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Oops – now we have to get out of this hole

Travelling in convoy pays off as it proves to be reasonably simple to hook our winch to Jared and Jen’s vehicle and haul ourselves out. We continue down the road and see a long stretch of mud down the hill from us. Time to give up the idea of the community camp, now the tricky bit is for Jared to turn the Jeep and trailer around. The Jeep ends up sideways across the road and the trailer at a sharp angle after one of the trailer wheels slid down a slope and with no room to manoeuvre to straighten up. Some digging and the use of Maxtrax and shuffling back and forth finally gets it sorted and we can get moving again. Once again we are impressed with the capabilities of “Snort” as Jen and Jared call their heavily modified Jeep.

By now it is getting late in the afternoon and we have no idea where we are going to stay for the night. One of the Samburu men who has been watching us approaches Jen and introduces himself and offers us a ‘special camp site’ not far away. After chatting for a short while Jared brings Jack over to us. The special camp is actually on a stretch of grass in front of the boma (compound) where he and his wife and daughters, his brother and family and his father, Alexander, live. We accept the offer and Jack rides with Jared and Jen to show us the way.

Back on the main road we continue for a couple of kilometres and are then confronted with another stretch of mud with a truck stuck in the middle and what turns out to be seven trucks backed up on the road behind them. Luckily there is a narrow and only slightly muddy track off to one side that we can use to get past the stuck truck and then we weave between other trucks to reach a patch of grass on the other side of the road which is to be our camp site for the night.

We level up our vehicles and set up our camp under the watchful eyes of Jack, his father and brother and assorted other family members and also several of the armed guards, carrying assorted semi-automatic weapons, who are providing security for the stranded trucks and their cargoes. This used to be a fairly quiet stretch of road but a wind farm has been built in the north near Lake Turkana and the Chinese are presently constructing the power line through this area to carry the power to Nairobi. A fire is lit for us, at this altitude it is decidedly chilly, and we sit around and share drinks with Jack and Alexander. Other family members and the guards also wander in and out of the area and we feel uncomfortable about bringing out food for just us and don’t have enough to share around so we settle for making a snack at bed time and having a picnic in bed. Its been a long day.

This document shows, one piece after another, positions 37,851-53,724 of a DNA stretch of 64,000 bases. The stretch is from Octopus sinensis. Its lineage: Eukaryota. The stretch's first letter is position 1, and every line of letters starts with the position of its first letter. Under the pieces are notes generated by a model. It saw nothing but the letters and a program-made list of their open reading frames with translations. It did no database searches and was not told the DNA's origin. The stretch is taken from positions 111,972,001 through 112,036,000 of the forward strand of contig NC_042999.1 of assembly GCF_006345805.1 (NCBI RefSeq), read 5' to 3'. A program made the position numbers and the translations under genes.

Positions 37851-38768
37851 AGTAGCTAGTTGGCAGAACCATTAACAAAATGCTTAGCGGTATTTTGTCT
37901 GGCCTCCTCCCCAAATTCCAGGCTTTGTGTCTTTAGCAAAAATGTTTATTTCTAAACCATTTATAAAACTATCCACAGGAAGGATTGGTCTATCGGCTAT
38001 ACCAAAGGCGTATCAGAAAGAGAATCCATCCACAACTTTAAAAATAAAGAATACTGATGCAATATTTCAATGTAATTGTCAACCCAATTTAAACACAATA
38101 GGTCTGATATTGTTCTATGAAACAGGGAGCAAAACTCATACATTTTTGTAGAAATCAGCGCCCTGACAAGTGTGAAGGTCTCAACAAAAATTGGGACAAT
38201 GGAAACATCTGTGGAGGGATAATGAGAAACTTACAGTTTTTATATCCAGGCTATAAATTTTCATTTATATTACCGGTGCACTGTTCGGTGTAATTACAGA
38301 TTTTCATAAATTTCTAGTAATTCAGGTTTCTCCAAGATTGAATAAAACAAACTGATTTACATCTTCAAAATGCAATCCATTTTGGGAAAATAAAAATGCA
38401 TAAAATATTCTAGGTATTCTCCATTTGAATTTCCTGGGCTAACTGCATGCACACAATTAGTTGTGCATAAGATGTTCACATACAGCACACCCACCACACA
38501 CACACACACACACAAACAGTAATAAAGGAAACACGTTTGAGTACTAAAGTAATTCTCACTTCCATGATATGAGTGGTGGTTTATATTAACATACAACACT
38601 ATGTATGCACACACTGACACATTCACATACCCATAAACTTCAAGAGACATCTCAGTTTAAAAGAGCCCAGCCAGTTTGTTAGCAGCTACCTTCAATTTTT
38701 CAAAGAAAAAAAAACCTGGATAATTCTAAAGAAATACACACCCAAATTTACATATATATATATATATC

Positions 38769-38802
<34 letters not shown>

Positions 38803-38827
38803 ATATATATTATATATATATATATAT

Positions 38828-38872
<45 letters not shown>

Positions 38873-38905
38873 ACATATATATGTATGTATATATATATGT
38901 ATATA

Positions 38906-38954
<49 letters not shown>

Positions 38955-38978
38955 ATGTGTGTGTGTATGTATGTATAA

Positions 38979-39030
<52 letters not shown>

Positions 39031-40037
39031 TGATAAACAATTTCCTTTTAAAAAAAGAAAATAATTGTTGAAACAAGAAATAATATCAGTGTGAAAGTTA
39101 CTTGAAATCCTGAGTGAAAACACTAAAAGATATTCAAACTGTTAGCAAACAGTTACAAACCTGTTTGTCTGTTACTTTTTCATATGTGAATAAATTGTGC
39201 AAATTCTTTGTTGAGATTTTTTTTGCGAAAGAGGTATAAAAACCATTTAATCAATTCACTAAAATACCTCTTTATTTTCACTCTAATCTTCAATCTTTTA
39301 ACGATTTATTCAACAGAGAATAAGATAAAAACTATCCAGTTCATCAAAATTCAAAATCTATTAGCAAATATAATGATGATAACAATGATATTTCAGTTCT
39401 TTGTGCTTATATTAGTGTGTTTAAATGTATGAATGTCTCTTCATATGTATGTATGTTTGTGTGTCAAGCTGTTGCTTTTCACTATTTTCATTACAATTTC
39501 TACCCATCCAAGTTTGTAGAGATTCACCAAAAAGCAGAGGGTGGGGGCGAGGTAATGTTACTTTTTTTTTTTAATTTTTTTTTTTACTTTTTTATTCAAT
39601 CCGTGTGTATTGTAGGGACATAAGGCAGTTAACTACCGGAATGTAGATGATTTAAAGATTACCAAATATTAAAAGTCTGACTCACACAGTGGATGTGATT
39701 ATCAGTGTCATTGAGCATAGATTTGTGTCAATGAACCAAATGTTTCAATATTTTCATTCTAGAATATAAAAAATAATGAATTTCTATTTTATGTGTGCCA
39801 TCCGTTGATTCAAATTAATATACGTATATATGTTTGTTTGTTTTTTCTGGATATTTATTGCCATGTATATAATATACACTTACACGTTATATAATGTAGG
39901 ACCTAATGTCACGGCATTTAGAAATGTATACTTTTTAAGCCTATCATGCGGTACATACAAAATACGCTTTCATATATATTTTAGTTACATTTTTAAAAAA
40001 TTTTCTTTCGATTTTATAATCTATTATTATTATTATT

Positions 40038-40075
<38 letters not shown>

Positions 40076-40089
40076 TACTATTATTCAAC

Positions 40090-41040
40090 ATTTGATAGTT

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Sunrise from Jack’s Place

In the morning a tractor trundles down the road and pulls the stuck truck out and the remainder of the trucks follow. Most build up their momentum and get through the muddy patch without incident but one can’t make it and they get pushed out by a grader. Jen and Paul go with Jack to meet his grandfather who is reportedly 117 years old and to take some family photos. Finally we are ready to continue our journey. We ask about the road ahead of us and are told that there is an easy drive with no more muddy patches and we should have “no more stuckings”.

We are driving to Lake Turkana today and it is a great drive with ever-changing scenery. We start on the top of the Loroghi Plateau with views to the valleys on either side of us then begin our descent. We start to see odd groups of camels as well as the usual cattle and goats. A bus thunders toward us with some of the passengers on top of the bus, we figure the driver wants most of the road so we pull over to let him pass.

The views at the top of the final descent to the plains cause us to pause and enjoy the broad vistas below.